6  -8.52436527E+002                    4.45203123E-002      75.48  <-- SCF
      7  -8.52663071E+002                    2.83179709E-002      85.99  <-- SCF
      8  -8.52769350E+002                    1.32848145E-002      96.64  <-- SCF
      9  -8.52812636E+002                    5.41075552E-003     107.15  <-- SCF
     10  -8.52829576E+002                    2.11747553E-003     117.69  <-- SCF
     11  -8.52836183E+002                    8.25924796E-004     128.48  <-- SCF
------------------------------------------------------------------------ <-- SCF

in serial, and

------------------------------------------------------------------------ <-- SCF
SCF loop      Energy                           Energy gain       Timer   <-- SCF
                                               per atom          (sec)   <-- SCF
------------------------------------------------------------------------ <-- SCF
Initial   6.83465549E+002                                          7.04  <-- SCF
      1  -7.97053977E+002                    1.85064941E+002      15.95  <-- SCF
      2  -8.48247959E+002                    6.39924773E+000      24.90  <-- SCF
      3  -8.50914193E+002                    3.33279207E-001      33.79  <-- SCF
      4  -8.51618587E+002                    8.80493249E-002      43.01  <-- SCF
      5  -8.52080365E+002                    5.77221874E-002      51.94  <-- SCF
      6  -8.52436527E+002                    4.45203123E-002      61.04  <-- SCF
      7  -8.52663071E+002                    2.83179709E-002      69.93  <-- SCF
      8  -8.52769350E+002                    1.32848145E-002      79.12  <-- SCF
      9  -8.52812636E+002                    5.41075552E-003      87.98  <-- SCF
     10  -8.52829576E+002                    2.11747553E-003      96.76  <-- SCF
     11  -8.52836183E+002                    8.25924796E-004     107.40  <-- SCF
------------------------------------------------------------------------ <-- SCF

in two-core band-parallel. Note that this time there is a small speed improvement for the band-parallel run - this is because the `all-bands' path does more FFTs per SCF cycle than the DM path, and the FFTs distribute trivially among the band-group.

With the basic band-parallelism tested and complete, Castep has been demonstrated to work in band-parallel mode for the EDFT and DM algorithms.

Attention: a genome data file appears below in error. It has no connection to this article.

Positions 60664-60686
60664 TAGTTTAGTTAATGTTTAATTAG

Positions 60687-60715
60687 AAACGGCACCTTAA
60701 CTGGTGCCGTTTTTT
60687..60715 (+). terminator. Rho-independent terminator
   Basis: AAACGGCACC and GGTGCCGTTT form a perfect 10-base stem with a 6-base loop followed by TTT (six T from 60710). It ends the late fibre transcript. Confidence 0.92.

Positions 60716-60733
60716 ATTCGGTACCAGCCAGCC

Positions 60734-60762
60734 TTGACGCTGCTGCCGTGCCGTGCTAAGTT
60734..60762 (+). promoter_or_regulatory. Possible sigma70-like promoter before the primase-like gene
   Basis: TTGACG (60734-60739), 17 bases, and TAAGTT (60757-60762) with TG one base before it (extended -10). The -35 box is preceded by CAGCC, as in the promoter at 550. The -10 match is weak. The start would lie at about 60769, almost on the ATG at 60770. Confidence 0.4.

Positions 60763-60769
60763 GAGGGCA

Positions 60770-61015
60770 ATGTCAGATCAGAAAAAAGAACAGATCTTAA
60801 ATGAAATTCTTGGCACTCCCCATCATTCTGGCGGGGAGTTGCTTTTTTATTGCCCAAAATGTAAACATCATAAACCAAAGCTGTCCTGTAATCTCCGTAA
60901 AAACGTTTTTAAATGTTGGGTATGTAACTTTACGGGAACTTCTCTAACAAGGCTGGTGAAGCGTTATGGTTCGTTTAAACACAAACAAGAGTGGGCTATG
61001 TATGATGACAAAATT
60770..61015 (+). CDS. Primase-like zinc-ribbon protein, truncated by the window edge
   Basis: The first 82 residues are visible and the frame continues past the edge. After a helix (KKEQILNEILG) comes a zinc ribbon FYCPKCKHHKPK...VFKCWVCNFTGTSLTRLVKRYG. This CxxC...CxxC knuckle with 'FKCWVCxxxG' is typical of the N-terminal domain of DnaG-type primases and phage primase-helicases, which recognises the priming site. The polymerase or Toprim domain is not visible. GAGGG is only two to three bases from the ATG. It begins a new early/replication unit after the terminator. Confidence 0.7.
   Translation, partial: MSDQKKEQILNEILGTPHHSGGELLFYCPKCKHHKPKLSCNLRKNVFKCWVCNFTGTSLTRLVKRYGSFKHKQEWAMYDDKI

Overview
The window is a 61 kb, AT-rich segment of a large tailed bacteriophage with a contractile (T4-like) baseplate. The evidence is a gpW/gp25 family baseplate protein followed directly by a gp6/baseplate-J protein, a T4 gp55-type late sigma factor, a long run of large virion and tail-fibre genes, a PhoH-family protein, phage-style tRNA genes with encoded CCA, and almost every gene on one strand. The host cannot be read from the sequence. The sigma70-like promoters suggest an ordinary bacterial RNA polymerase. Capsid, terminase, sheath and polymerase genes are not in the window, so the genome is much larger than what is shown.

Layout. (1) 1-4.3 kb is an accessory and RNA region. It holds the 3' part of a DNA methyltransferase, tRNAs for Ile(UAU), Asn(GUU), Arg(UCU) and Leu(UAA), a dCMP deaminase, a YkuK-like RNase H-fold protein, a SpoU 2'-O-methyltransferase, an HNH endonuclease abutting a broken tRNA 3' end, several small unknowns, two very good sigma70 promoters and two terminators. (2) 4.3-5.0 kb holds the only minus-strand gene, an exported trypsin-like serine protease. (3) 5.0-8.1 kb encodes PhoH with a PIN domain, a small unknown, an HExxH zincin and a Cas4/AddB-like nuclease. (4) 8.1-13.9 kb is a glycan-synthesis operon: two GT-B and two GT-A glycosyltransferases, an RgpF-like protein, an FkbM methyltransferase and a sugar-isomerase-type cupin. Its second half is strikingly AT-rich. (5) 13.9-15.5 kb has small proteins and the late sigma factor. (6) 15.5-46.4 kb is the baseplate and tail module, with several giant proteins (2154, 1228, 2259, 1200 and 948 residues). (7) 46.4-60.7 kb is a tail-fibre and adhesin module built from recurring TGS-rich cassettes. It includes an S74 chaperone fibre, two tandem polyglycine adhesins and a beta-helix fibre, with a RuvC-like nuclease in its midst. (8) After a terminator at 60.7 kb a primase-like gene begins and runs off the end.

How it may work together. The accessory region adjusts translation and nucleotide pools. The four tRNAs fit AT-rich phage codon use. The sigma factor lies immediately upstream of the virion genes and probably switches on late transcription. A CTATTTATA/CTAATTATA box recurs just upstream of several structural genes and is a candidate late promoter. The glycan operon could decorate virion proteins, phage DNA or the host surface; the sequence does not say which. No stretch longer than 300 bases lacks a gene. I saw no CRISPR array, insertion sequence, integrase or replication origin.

The only known problem outstanding is with the EDFT mode. In the EDFT algorithm the empty bands are optimised non-self-consistently after the full bands have been updated, but at the moment this does not use the same algorithm as the DM code path and so is not band-parallel.

3.3 Benchmarking and Performance

The first reasonable simulation we performed with the new band-parallelism was the al1x1 benchmark. The test simulations were restricted to small test cases (8-atom silicon, and the al1x1 benchmark) and numbers of cores ($\leq$8), where the results could be compared in detail to known results and serial calculations, but once testing was complete we were able to move to larger systems. Table 3.1 shows the performance improvement for the al1x1 benchmark using the new band-parallel mode.

Table 3.1: Parallel scaling of the al1x1 benchmark in band-parallel mode.
cores DM efficiency
2 65%
4 50%
8 35%

Table 3.2: Execution time and parallel efficiency for the 33-atom TiN benchmark (8 k-points). Times are for 40 SCF cycles using the DM algorithm. The 8-core calculation is running purely k-point parallel, the others are running with mixed band and k-point parallelism.
cores Time (s) band-parallel efficiency
8 5085.04 (k-point parallel)
16 3506.66 72%
32 2469.84 51%

The performance was analysed using Cray's Performance Analysis Tool (PAT) version 4.2. It was also necessary to create symbolic links to the Castep source files in Source/Utility in Castep's obj/linux_x86_64_pathscale/Utility and similarly for Fundamental and Functional.